A Free Site Brought To You By

Common Tax Phrases for
Pilots and Flight Attendants
2% Limit
A.G.I. (Adjusted Gross Income)
Above the Line Deductions
Accountable Plan
Actual Cost Meal Deduction
Adequate Records
Alternative Minimum Tax
Below the Line Deductions
CONUS
CPA (Certified Public Accountant)
City-by-City
Commuting Expenses
D.O.T. (Department of Transportation)
Day Trips
Department of State
Displaced
Documentary Evidence
Domicile
Effective Date
Effective Tax Rate
Employee Business Expenses
Enrolled Agent
Expiration Date
General Services Agency
Gross Income
Hours of Service Limits
IRS
IRS Form 1040
IRS Form 2106
IRS Publication 1542
IRS Publication 463
IRS Publication 529
Incidental Expenses
Indefinate Duty
Itemized Tax Deduction
Itenerant
M&IE
Meals
Necessary Expense
Non Taxable Per Diem
Nonaccountable Plan
OCONUS
Ordinary Expense
Per Diem
Per Diem Calculator
Per Diem Deduction
Per Diem Rates
Personal Expense
Prorate
Recordkeeping
Reimbursement
Rest
Schedule A
Seasonal End Date
Seasonal Start Date
Special Per Diem Rates
Standard Deduction
Standard Meal Allowance
Standard Per Diem Rates
Substantiated Expenses
TDY
Tax Attorney
Tax Audit
Tax Bracket
Tax Credit
Tax Deduction
Tax Home
Tax Liability
Tax Preparer
Tax Software
Taxable Income
Taxable Per Diem
Temporary Duty
Transition Period
Transportation Workers
Travel Expenses

Prorate

Prorate is a term used in IRS Publication 463 under the topic of the standard meal allowance.  The first day of a trip and the last day of a trip are subject to the prorating rules described in IRS Publication 463. The reason prorating is important to the standard meal allowance is because the first day and last day of a trip are considered partial days.  A full day goes from midnight to midnight while the first partial day goes from some time after midnight to midnight, and the last partial day goes from midnight to some time before midnight.  Because the first and last day are shortened, a taxpayer may be subject to a reduced (or prorated) standard meal allowance on those days.  The following is an example:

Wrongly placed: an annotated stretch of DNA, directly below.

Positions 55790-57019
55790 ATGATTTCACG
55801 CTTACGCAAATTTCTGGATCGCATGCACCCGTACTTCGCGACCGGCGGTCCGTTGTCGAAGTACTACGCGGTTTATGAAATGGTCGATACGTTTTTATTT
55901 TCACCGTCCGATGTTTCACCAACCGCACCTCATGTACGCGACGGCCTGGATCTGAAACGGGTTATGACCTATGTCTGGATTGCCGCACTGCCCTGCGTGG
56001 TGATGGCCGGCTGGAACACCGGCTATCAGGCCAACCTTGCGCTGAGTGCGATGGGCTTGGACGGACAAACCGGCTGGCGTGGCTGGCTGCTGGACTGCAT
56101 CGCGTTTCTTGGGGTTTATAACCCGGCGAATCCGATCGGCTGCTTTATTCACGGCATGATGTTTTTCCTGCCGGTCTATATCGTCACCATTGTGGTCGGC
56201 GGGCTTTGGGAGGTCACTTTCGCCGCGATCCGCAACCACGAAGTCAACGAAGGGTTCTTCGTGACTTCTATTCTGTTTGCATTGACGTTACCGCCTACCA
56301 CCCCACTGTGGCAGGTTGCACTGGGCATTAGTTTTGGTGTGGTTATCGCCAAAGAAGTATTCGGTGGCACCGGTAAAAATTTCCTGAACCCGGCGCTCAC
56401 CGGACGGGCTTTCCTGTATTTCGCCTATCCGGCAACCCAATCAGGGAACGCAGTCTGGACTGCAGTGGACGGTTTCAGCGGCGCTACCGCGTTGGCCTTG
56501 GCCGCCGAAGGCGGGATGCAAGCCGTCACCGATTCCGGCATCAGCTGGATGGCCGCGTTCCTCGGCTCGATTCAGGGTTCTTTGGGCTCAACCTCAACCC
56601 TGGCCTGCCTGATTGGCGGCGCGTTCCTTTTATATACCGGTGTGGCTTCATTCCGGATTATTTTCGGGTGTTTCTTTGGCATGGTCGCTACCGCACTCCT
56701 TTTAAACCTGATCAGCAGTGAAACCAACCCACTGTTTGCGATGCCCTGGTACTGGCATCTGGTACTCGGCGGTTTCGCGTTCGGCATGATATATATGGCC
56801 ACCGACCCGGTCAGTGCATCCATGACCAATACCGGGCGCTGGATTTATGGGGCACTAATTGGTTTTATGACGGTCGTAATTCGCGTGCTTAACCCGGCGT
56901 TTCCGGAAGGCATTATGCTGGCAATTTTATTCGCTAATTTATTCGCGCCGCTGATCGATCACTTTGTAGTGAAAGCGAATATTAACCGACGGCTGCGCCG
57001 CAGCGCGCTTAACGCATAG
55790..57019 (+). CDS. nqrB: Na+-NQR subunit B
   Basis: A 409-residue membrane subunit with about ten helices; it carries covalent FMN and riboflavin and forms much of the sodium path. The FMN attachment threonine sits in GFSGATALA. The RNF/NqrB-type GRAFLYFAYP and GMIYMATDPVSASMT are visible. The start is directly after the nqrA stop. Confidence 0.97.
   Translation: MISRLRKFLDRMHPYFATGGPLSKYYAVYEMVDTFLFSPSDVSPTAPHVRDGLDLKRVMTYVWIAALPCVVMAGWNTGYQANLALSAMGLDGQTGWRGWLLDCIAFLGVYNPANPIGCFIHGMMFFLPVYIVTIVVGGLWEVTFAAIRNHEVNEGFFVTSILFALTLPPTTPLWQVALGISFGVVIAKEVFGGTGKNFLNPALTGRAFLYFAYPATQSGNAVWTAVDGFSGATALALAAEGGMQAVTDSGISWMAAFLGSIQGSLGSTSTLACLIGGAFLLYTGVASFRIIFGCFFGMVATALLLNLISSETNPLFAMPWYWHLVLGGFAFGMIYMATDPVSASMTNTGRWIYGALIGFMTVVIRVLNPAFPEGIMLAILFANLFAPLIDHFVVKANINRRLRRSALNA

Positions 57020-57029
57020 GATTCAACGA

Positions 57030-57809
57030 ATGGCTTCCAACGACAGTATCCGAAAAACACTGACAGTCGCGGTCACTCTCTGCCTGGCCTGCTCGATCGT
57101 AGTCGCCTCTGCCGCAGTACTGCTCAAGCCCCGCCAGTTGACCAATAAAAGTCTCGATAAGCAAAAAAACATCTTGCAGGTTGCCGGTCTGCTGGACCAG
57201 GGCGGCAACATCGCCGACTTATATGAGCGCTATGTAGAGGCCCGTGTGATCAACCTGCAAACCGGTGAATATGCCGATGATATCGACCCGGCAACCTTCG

Assume Amy, a flight attendant for Continental Airlines, is on a 4-day trip.  Amy is based in EWR so EWR is Amy's tax home.  On this particular 4-day trip, Amy has overnights (layovers) in LAX, TPA, and DFW respectively.   The following illustration shows how a per diem calculator should select the overnight and prorate them for the standard meal allowance:

per diem meal allowance prorating example

Notice that the last day of the trip where Amy returned to EWR uses the previous day for the layover city.  That is normal and can be found within IRS Publication 463.

How much gets prorated is subject for debate.  As of this writing, IRS Publication 463 says the following:

per diem meal allowance prorating excerpt

It is up to the tax preparer or taxpayer to interpret whether an airline pilot or flight attendant should use 75% or 100% on the first and last day of a trip.  The EZPERDIEM.COM Settings Page allows pilots and flight attendants to change this to 75% or 100% depending on their interpretation of the prorating rules.  The EZPERDIEM.COM Per Diem CalculatorTM is defaulted to prorate at 75%, but changing the proration rate to 100% is simple and can be done at any time (even after all of the layovers are entered for the year).

IRS Publication 463
Traveling away from home (Prorating)
www.irs.gov


EZPERDIEM.COM
Airline Pilot Taxes and Flight Attendant Taxes
http://ezperdiem.com


EZPERDIEM.COM - Articles
Table of Contents
http://ezperdiem.com/articles/


EZPERDIEM.COM - FAQs
Frequently Asked Airline Crew Tax Questions
http://ezperdiem.com/faqs/


EZPERDIEM.COM - Pricing
Lowest Prices for Flight Crew Taxes
http://ezperdiem.com/pricing.php/



User Agreement | Per Diem Deduction | Full Service Crew Taxes | Pilot Jobs
Copyright 2010 Aviation Tax Glossary. All Rights Reserved.
Sign In